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The Social Origins of Language

By Daniel Dor

Presents a new theoretical framework for the origins of human language and sets key issues in language evolution in their wider context within biological and cultural evolution


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Preposition Placement in English: A Usage-Based Approach

By Thomas Hoffmann

This is the first study that empirically investigates preposition placement across all clause types. The study compares first-language (British English) and second-language (Kenyan English) data and will therefore appeal to readers interested in world Englishes. Over 100 authentic corpus examples are discussed in the text, which will appeal to those who want to see 'real data'


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Academic Paper


Title: Bequia sweet/ Bequia is sweet: syntactic variation in a lesser-known variety of Caribbean English
Author: Miriam Meyerhoff
Email: click here to access email
Institution: University of Auckland
Linguistic Field: Sociolinguistics
Subject Language: English
Abstract: An analysis of dialect variability in the use of BE in the island of Bequia. Bequia (pronounced /bekwei/) is the northernmost of the Grenadine islands in St Vincent and the Grenadines. Like most of the Caribbean, Bequia has a long history of language contact, but most of the evidence for this must be inferred. It appears that the Carib population living on the island before European colonization settled Bequia in successive waves of migration ultimately originating from the coast of South America indeed the name ‘Bequia’ is said to derive from a Carib word , meaning ‘Island of the clouds’, but as yet I have been unable to trace this etymon reliably to a particular Carib language. Based on what we know about St Vincent, and the limited mentions of Bequia in the eighteenth century, we can infer that, at times, there may have been contact between some combination of speakers of a Carib language or languages, French, English, African languages and/or possibly a relatively new creole-like or contact variety of English.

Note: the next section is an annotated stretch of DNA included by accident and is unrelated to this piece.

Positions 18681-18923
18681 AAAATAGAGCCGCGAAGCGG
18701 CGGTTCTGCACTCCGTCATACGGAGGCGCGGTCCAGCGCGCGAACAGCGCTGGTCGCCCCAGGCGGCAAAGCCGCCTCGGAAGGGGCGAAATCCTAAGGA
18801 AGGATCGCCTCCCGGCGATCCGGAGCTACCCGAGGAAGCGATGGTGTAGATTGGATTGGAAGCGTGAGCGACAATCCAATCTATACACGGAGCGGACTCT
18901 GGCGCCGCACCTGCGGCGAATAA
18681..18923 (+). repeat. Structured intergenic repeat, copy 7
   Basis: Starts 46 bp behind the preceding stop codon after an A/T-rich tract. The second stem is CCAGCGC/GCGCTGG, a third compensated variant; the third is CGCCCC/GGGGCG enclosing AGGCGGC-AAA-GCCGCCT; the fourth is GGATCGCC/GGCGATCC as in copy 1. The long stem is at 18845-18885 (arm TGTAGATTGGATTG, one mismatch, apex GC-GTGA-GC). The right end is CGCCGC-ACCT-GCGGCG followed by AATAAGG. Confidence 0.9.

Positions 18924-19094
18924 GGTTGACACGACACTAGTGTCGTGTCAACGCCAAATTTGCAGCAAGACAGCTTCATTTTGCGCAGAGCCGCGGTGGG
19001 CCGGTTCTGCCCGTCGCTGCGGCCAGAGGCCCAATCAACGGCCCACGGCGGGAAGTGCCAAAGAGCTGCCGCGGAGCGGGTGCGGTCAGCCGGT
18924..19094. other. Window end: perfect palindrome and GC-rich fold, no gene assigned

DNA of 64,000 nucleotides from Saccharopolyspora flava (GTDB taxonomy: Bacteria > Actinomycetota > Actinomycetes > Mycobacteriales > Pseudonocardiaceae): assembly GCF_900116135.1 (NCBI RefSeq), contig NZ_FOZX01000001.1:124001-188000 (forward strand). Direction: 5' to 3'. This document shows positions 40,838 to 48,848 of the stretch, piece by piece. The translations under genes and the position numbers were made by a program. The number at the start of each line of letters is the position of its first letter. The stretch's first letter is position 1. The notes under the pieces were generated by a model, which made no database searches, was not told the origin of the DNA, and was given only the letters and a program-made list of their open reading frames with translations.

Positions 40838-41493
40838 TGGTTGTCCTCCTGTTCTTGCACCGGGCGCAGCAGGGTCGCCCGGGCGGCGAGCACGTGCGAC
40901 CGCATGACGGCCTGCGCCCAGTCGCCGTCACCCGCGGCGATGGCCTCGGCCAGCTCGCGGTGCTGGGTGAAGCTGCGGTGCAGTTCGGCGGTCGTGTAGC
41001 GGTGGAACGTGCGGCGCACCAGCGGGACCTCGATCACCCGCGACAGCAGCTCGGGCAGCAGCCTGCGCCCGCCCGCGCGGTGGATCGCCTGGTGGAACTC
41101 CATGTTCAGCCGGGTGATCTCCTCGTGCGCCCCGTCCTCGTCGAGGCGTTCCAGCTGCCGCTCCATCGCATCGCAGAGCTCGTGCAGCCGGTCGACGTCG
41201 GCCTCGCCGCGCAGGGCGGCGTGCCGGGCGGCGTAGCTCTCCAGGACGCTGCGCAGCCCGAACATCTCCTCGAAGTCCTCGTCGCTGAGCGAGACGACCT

CUP at LINGUIST

This article appears in English Today Vol. 24, Issue 1, which you can read on Cambridge's site or on LINGUIST .



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